G’DAY everyone, in this month’s article I will discuss some ideas for targeting one of our hardest-fighting estuary species: trevally. The Gold Coast and Tweed Heads area harbours numerous trevally types including bluefin, diamond, brassy, golden, bigeye and giant, with the last two the most prolific.
The common theme with all these trevally is they become more active on the big tides leading up to both the new and full moons. They also like lots of baitfish present and tend to spike in their feeding habits around tide changes. Now let’s have a look at these varieties individually. targeting trevally
This trevally is startling in appearance and as its name suggests, has almost metallic blue fins and sometimes blue spots on its body. I have never caught one too far upstream, with the entrances of rivers being their domain, which makes the Gold Coast Seaway and its rock walls a great place to find them. The most successful technique for targeting them is to troll small deep-diving minnow lures.
Once again, this is an amazingly pretty fish. Its body has a metallic, almost chrome sheen as well as long, flowing filaments extending from its dorsal and anal fins. It seems this fish is a bit of a loner and not so much a schooling species. I have only caught diamonds as welcome by-catch while targeting other species. targeting trevally
Also known as the tea-leaf trevally, the brassy has black spots on the sides of its flanks. I love this species because through summer it moves out of the deeper channels and up over shallow seagrass flats to terrorise the baitfish and prawns hiding in the channels between the grasses. This means you can target them on small surface poppers and stickbaits, so keep an eye out while flats fishing for any bird or surface activity. Cast your surface lure there and then hang on because this fish is powerful and when hooked will want to scream away with your line in order to get back into deep water.
Golden trevally are not overly abundant in our area because they prefer the warmer waters to the north, but they can be captured and wow what great fighters they are on light line. I have the most success using poppers over the shallow flats and trolling minnow lures along the edges and channels parallel to the flats on big run-out tides. They thrive on patrolling the drop-offs, waiting for the bait forced off the shallows on the run-out tides. targeting trevally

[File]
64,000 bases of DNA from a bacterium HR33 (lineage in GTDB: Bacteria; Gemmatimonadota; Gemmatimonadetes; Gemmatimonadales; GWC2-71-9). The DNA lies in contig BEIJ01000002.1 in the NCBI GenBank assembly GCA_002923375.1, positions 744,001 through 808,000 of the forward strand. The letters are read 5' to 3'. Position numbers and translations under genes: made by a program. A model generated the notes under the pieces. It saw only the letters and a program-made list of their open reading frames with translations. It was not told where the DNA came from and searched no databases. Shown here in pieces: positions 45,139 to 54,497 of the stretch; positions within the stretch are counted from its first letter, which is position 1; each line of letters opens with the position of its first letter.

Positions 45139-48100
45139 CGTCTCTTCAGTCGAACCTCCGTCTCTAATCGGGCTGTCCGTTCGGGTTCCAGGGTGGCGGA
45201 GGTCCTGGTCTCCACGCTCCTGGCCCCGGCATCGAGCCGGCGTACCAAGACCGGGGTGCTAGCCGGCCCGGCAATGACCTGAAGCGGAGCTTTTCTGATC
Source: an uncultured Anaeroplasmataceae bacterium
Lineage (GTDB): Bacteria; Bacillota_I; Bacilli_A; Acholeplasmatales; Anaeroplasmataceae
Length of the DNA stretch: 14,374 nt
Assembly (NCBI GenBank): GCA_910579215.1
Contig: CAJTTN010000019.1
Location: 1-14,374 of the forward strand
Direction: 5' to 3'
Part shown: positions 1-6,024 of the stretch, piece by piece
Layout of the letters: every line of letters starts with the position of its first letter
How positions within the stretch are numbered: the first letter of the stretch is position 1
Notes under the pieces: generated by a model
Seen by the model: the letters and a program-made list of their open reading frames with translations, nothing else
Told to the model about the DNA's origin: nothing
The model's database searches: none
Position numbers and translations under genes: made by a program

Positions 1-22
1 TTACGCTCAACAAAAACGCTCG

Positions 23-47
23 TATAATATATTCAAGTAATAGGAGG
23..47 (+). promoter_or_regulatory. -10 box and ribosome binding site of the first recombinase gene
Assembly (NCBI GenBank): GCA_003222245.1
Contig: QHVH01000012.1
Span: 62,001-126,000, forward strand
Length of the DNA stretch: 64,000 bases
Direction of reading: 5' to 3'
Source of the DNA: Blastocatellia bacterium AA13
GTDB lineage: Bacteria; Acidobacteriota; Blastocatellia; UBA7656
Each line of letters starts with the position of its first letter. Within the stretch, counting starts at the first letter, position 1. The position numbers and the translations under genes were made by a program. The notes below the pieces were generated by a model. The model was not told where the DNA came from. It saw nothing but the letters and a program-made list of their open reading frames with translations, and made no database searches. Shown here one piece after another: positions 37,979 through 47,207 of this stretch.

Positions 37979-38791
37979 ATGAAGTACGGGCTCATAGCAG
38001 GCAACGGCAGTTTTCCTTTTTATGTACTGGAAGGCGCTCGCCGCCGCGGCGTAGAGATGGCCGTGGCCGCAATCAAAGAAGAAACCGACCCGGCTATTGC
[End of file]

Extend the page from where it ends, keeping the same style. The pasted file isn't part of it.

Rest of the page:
This species is abundant in our area, which is great because they are fantastic fighters on light gear. Once again, I like to target them along the edges of channels on the run-out tides and current lines formed by hard-running water. This species can be targeted with both lures and live bait such as herring and prawns. What makes this species a little different is they will also feed aggressively at night. targeting trevally
This species is the most well-known and as the name suggests, they grow the biggest. Our rivers and creeks are mainly the haunts for the juvenile fish but once offshore they can grow to 50kg. In saying that, they are caught in our rivers up to about 5kg and pull like freight trains, providing an unforgettable experience.
Unlike some of the other trevally mentioned, GTs prefer the deeper parts of the rivers to the much shallow flats. Bridges, deep holes, deep channels and canal junctions are favoured locations for GTs to hang out. On big run-in tides I regularly encounter them corralling baitfish into the ends of canals as well. targeting trevally
GTs are not fussy feeders and can be caught on both surface and diving lures as well as live baits. The weeks leading up to both the new and full moons in October and November are when GTs are at their peak in our area. Thanks for reading and I look forward to talking to you again next month.